Here’s his biggest problem. He needs more than this relatively reliable cohort to win. He needs to capture the votes of more moderate, independent voters who are mailable or undecided. With the stark nature of the offence in his GTBTP video, he needs to work harder to access those particular voters. But what he needs to do to access those voters threatens to alienate his original base of voters, which he also needs in order to win. They don’t want to vote for a guy that apologizes for “locker room talk.” That puts Trump in an impossible position that a talented, experienced candidate and team might be able to navigate out of – but, as discussed, Trump doesn’t have that.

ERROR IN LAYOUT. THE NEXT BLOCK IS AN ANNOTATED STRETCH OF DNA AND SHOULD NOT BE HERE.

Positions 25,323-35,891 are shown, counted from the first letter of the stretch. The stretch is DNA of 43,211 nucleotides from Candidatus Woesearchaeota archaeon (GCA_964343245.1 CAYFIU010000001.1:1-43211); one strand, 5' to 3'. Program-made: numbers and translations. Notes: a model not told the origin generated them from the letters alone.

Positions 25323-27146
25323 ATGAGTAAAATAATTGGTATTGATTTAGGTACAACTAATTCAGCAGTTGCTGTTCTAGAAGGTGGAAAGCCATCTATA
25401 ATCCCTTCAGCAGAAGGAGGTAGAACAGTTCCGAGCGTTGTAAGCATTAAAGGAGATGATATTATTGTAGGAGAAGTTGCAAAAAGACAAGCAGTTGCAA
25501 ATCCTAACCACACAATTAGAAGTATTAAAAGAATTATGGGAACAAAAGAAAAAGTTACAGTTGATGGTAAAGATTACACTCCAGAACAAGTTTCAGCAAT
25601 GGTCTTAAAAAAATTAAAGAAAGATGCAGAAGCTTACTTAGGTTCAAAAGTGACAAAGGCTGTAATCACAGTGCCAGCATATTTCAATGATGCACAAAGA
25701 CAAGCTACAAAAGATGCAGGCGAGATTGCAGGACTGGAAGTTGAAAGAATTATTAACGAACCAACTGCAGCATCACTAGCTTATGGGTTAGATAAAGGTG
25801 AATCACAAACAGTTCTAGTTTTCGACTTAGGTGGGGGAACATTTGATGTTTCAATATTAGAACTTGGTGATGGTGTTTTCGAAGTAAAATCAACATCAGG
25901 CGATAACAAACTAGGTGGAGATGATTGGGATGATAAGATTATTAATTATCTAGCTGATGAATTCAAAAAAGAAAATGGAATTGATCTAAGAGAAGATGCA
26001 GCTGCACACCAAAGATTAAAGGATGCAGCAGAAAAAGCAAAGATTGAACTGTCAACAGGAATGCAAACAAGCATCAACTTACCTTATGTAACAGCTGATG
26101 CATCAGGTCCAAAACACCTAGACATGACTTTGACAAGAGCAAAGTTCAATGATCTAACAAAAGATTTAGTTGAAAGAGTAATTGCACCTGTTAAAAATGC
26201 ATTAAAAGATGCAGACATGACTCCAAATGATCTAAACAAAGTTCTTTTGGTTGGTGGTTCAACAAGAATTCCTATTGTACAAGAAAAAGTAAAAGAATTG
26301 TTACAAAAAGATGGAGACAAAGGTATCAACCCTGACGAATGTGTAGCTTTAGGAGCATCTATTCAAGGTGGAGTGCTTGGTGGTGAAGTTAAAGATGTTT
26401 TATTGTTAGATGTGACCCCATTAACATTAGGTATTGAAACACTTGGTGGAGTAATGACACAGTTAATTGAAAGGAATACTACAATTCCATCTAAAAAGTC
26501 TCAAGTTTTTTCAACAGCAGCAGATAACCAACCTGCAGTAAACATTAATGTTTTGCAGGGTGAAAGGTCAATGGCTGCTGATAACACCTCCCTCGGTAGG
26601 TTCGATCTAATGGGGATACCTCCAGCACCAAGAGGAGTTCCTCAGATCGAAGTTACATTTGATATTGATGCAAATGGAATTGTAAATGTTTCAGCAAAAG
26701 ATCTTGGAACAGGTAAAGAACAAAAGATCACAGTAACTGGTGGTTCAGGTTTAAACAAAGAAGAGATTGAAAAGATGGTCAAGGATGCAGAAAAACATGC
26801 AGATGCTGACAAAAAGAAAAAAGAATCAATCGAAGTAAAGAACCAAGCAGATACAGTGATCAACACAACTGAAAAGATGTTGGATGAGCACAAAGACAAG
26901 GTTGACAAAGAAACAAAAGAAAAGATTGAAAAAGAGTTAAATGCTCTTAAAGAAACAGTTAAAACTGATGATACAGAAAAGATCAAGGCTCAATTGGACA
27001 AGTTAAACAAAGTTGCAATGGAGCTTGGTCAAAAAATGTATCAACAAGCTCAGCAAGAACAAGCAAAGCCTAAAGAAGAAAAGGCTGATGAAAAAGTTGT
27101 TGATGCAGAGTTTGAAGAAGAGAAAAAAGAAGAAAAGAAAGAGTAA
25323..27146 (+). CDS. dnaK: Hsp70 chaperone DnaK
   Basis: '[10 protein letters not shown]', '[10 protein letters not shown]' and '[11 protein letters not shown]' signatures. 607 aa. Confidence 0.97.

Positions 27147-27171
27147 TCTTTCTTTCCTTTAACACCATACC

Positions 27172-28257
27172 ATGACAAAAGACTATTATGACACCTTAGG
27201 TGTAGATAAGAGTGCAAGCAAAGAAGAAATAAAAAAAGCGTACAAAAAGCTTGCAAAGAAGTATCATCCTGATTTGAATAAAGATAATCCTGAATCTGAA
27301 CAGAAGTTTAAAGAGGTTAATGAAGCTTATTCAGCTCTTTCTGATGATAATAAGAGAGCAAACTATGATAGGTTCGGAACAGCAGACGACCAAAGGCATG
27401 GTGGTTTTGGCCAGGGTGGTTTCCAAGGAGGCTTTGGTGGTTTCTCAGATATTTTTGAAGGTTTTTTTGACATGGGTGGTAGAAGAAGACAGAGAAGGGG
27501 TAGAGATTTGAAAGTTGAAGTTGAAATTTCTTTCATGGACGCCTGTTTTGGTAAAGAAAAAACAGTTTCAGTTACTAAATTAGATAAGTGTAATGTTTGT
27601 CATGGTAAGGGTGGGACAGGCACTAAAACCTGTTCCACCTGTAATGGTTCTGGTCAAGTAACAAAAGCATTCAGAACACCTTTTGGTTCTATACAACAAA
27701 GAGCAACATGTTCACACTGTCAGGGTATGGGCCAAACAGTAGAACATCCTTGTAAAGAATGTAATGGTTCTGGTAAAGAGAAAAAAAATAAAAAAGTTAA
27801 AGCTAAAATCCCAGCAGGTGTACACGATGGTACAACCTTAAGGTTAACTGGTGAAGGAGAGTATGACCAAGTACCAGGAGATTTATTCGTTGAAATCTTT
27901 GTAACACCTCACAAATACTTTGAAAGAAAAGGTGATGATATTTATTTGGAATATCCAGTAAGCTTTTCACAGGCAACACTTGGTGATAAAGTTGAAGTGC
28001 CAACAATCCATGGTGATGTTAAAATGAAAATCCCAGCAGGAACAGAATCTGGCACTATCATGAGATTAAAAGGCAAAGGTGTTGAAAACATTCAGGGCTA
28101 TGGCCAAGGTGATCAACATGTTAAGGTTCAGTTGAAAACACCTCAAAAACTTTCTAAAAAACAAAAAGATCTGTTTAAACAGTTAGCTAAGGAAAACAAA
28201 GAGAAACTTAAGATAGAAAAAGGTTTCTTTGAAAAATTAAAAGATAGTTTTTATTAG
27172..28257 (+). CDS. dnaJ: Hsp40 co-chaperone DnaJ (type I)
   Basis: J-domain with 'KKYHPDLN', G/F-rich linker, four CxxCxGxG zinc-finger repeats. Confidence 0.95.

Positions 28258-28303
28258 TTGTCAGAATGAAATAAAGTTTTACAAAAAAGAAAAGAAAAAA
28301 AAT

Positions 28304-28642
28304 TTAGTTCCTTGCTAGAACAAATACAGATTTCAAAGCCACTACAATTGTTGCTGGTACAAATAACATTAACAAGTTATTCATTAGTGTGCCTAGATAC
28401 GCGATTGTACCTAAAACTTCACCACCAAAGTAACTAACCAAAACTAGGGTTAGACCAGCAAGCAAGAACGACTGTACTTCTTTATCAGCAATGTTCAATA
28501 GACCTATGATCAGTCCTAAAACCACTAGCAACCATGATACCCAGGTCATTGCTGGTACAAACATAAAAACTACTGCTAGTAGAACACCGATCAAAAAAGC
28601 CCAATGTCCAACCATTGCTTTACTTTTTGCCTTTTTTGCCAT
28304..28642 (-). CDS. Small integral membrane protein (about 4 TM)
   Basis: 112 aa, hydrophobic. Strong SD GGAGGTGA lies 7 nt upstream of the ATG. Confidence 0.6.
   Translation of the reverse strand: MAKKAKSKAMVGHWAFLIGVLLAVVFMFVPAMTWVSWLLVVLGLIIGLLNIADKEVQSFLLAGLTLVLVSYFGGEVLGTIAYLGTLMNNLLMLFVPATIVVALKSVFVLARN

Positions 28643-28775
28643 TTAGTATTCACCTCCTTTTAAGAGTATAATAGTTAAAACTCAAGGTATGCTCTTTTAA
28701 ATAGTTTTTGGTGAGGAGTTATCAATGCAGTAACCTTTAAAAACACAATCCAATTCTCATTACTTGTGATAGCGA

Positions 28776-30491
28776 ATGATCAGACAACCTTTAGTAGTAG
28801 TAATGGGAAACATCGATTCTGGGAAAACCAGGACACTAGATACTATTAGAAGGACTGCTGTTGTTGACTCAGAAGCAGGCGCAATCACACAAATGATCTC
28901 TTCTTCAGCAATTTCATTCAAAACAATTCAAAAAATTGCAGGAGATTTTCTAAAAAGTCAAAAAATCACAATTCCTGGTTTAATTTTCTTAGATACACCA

4. He’s only been ahead for a fleeting moment in this election.

Take a quick look at polling aggregators. Only once – after the GOP Convention – has he ever been polling better than Hillary Clinton. And that peak was followed with his steepest decline of the last year. His polling has been over the place, but it hasn’t crossed Hillary Clinton’s horizon. And, at this point, it seems extremely unlikely that it will. Only the most charismatic, skilled politician could make up that structural polling deficit. He doesn’t have either.

These are all critical problems. Each of them would need to be rectified in order for him to be victorious in this election. No single debate performance, Clinton scandal, rally speech or publicity stunt can save him from these serious systemic problems.

Breathe easy – Hillary Clinton will be the next President of the United States.